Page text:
One of Dr. Donahue's closest collaborators is Dr. Mike Vaughan, a Professor of Wildlife Biology at Virginia Technical University. Dr. Vaughan studies the effects of human activity on bear reproduction, physiology , and habitat. Through this collaboration, Dr. Donahue obtained blood samples from both wild and captive bears and tested these samples for hormones and markers of bone resorption and bone formation. Some of these blood samples were from pre-hibernating bears and some were from post-hibernating bears. It was thuof Dr. Donahue’s closest collaborators is Dr. Mike Vaughan, a Professor of Wildlife Biology ats possible to compare the hormone levels in bears pre-and post-hibernation. Based on other models of disuse osteoporosis, Dr. Donahue expected the bone resorption rate to increase. Indeed, as expected, this is what he found. However, unlike other models of disuse osteoporosis, bear bone formation rate also increased during hibernation. From these initial results, Dr. Donahue concluded that bears do not lose bone density during their periods of hibernation.

        Osteoblasts in black bear bone vs. osteoclasts in black bear bone

In another experiment, he obtained large bones from bears killed during hunting season in Michigan and Utah. Hunting season in Michigan occurs once a year in the fall. Dr. Donahue compared the bones of younger and older bears to see if their bones changed with age. Bear age can be determined by growth marks on their teeth. Dr. Donahue and his team of researchers did stress tests on the bones to see how much weight each bone could hold. They also took cross-sections of the bone to measure porosity, or how many spaces were in the bones. Dr. Donahue found that the bones of older bears were actually stronger and less porous than the bones of younger bears. This is in contrast to humans, where bone strength decreases and bone porosity increases with age. Somehow the bears maintain bone formation with age despite annual periods of inactivity.

Research Is Collaboration

In Utah there are two hunting seasons: one in the spring and one in the fall. Dr. Hal Black at Brigham Young University provided bones from both seasons, and Dr. Donahue was able to compare the bones of bears pre-hibernation (fall) and post-hibernation (spring). He found that the bone structure, strength, and mineral concentration were similar in pre- and post-hibernating bears. These results support his previous findings that bears do not experience disuse osteoporosis during hibernation. In order to study bone turnover more in-depth, Dr. A fluorescently labeled bone remodeling unit in a grizzly bear femurDonahue collaborated with Dr. Charlie Robbins, a Professor of zoology and Natural Resource Sciences at Washington State University. Dr. Robbins studies the foraging ecology of bears and their role in moving nutrients throughout the environment. The bears were given a fluorescent dye that interacts with calcium, so when calcium is incorporated into the bone, a fluorescent marker is attached. When these bones are put under a fluorescent microscope, it is possible to quantify the rate of bone formation. Some of the bones Dr. Donahue studied were from bears that died during hibernation; some of the bones were from bears that died after hibernation. In this way it was possible to compare rates of bone formation in hibernating and post-hibernating bears. Dr. Donahue found that the rate of bone formation was decreased in hibernating bears compared to post-hibernating bears. This result was expected because metabolic processes slow during hibernation to conserve energy. But in bears the rates of bone resorption and bone formation remained balanced.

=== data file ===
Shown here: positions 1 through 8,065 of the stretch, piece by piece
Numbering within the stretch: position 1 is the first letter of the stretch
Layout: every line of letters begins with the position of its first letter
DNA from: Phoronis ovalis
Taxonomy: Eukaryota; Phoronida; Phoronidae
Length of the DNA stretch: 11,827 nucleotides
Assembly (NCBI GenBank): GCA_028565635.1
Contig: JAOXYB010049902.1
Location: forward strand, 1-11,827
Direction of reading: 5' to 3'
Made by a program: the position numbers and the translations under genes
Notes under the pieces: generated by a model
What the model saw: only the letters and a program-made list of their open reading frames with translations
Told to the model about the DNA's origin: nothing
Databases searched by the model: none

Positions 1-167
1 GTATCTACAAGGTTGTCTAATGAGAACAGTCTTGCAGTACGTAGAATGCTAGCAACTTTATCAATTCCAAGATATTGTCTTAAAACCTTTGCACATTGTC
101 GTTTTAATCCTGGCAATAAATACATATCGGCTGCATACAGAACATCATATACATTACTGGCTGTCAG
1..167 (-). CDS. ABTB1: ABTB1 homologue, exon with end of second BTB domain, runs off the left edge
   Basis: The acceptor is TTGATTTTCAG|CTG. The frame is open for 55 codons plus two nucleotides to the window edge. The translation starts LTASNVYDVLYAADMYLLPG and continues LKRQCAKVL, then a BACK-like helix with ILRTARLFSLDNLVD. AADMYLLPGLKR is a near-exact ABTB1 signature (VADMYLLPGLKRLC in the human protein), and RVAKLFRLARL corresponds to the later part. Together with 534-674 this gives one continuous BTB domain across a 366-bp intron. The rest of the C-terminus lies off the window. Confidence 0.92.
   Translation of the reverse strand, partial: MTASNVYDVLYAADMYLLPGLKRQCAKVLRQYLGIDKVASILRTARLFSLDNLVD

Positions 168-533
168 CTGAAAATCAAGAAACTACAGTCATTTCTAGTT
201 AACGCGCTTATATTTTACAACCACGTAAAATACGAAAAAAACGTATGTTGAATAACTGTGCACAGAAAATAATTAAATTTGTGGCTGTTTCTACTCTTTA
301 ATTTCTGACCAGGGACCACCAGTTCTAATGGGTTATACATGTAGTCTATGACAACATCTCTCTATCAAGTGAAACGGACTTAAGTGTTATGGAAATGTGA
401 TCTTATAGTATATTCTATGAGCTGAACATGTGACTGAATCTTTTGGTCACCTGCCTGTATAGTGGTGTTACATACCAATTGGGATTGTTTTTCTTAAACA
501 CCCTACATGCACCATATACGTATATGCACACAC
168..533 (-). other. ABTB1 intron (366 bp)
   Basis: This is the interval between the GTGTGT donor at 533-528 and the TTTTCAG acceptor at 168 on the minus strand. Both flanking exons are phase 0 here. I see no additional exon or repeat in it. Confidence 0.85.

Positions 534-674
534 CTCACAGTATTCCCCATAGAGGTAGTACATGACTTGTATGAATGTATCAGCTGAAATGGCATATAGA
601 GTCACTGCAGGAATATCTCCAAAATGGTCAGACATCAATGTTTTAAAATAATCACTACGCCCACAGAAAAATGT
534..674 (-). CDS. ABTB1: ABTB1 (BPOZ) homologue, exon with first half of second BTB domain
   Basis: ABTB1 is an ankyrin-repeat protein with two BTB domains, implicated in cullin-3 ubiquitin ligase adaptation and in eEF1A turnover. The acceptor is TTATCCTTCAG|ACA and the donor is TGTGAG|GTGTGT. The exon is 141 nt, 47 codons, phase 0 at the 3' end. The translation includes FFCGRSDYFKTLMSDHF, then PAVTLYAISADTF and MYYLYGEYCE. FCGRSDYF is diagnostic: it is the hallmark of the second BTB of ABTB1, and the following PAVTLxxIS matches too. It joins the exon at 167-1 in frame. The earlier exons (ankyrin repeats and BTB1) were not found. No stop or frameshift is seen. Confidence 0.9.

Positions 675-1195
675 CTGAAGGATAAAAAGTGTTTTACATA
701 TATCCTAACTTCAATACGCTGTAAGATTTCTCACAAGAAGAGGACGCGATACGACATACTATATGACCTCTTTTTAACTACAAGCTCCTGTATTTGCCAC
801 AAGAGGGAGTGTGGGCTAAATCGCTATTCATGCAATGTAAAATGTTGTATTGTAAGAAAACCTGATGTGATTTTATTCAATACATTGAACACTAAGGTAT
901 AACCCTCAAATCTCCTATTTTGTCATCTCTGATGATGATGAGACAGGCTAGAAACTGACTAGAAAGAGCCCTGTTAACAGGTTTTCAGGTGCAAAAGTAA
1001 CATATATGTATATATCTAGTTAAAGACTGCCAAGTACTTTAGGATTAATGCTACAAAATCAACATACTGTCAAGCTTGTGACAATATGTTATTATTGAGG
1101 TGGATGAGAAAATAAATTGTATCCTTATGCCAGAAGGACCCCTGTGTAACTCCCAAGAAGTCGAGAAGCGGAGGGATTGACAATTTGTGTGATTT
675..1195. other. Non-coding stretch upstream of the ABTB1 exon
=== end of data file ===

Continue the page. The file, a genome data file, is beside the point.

What Does It Mean?

When the rate of bone resorption exceeds that of bone formation, the excess calcium and other minerals are secreted into the blood stream and excreted from the body via urination. During hibernation bears do not urinate, but the concentration of calcium in the blood must remain the same; otherwise, high blood calcium levels (hypercalcemia), can cause a variety of problems. These problems include depressed reflexes and confusion. Hypercalcemia can also affect the way cells in the body function, especially the heart. Dr. Donahue hypothesized, then, that the need to preserve bone density was driven by the need to maintain normal blood calcium levels. He believes that bears have a recycling mechanism that other animals don’t have.

A human patient confined to bed rest shows an increased calcium excretion whereas a bear can maintain homeostasis during six months of hibernation. For this reason, Dr. Donahue became interested in hormones that regulate calcium. Particularly parathyroid hormone (PTH).

To test PTH concentrations in bears, Dr. Donahue used blood samples from black bears housed at Virginia Tech University. Blood samples were taken every ten days from the beginning of October to the end of May. Hibernation lasted from the beginning of January to the beginning of April. This time frame, then, encompassed pre-hibernation, hibernation, and post-hibernation periods. Tests already existed to determine PTH concentration in mice, rats, and humans. In these tests, blood samples are combined with an antibody that will react only with the specific molecule, in this case PTH. The researchers found that PTH levels increased during hibernation and were correlated with osteocalcin, a marker of bone formation that is found in the bone matrix. To Dr. Donahue, these results suggested that bear PTH might be able to stimulate osteoblast activity in people.